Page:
Next Stern discusses evangelical Christians.  He attends nondenominational megachurches; he attends churches of the Assembly of God (Pentecostal, and pretty much the Protestant antithesis of megachurch).  Here he is a little bit less successful understanding, probably because religion and religious belief is a lot more complex than guns, but he still does a good job.  There is a little too much flavor of believing evangelicals are great when they work with, for example, the mayor of Portland to give massive help to poor communities, but only if they are strictly forbidden from, you know, evangelizing.  In this vision, “building bridges” means churchgoers backfilling the total failure of the local Democratic machine and non-churchgoers to do anything for the worst-off communities, with a nod to the fact that most charity in the United States is religious in origin.  And there is a much too strong flavor of Christians are only OK so long as they embrace the latest moral crusades of the Left, such as gay rights, as various trendy and weak evangelicals have been doing in a quisling bid to gain acceptance from the wider world (e.g., Jen Hatmaker).  But really, Stern does an overall good job trying to understand the evangelical perspective, even when visiting the “Creation Museum.”  I suppose Stern’s only real failure here is not noting that evangelical Christians are only a part of Christian belief, but given that they’re a major part, and politically active and important on the Right, focusing on them seems entirely reasonable.  So far, so not that exceptional as to evangelicals.  But Stern then again, as with guns, says that in large measure the Left has been wrong and that evangelicals were right—“the predictions they [e.g., Jerry Falwell] made about the collapse of the American family have proven to be at least partially right, with enormous negative consequences for society.”  He adduces the usual (and accurate) litany of horrors, including the terrible outcomes for children raised in single-parent families (although he bizarrely presumes to instruct us that Jesus only forbade divorce “because of the economic consequences of divorce”).  Thus, his conclusions seem to be less just “I now understand evangelicals” and more “socially, they’re largely correct.”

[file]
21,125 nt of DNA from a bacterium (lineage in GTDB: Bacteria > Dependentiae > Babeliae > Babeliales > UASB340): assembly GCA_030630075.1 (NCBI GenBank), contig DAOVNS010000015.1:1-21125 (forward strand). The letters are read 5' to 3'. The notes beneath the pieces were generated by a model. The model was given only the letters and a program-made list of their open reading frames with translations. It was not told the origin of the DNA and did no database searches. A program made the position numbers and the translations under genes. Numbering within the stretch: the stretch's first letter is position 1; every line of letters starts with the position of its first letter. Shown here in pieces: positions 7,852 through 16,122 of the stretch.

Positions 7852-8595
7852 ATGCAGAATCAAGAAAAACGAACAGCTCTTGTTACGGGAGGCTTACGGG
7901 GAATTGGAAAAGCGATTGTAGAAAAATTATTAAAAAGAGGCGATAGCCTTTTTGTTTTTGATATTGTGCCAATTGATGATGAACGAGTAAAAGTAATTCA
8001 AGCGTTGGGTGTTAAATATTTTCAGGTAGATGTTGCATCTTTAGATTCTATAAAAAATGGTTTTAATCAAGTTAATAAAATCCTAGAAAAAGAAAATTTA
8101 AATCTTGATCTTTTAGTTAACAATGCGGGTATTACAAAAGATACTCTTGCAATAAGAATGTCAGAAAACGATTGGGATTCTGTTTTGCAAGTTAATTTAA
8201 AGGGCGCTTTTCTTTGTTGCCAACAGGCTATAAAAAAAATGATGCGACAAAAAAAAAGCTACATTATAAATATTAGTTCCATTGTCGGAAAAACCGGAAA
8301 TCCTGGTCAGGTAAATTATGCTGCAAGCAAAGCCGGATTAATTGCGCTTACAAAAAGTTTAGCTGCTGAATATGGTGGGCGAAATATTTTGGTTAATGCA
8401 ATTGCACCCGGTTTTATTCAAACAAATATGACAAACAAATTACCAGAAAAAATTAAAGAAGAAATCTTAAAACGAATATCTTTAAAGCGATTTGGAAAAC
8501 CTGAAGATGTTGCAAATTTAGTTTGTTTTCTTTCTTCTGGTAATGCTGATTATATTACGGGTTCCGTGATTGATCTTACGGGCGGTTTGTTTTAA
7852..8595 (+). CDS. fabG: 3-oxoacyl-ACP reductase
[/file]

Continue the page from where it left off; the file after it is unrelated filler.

In the next chapter, “Basket of Deplorables,” Trump gets the most coverage, being ignored in most of the rest of the book.  Among other outreach, Stern attends a Trump rally in Virginia and talks to a variety of Trump supporters.  Here he uses what I think is the best word ever to describe Trump’s approach to the world:  “vainglory.”  I’m going to use that too.  Anyway, here Stern covers recently well-trodden ground also seen in books like Hillbilly Elegy, noting the decline of the white working class, not just economically but also in terms of addiction, suicide, massively increased premature death rates, and their entirely legitimate beefs against not only the Davoisie they blame for many of their problems, as well as the professional-management elite that holds them in contempt, but against well-heeled urban conservatives (Jeb!) and libertarians who think they should either move to where there’s economic opportunity or shut up and die, their choice.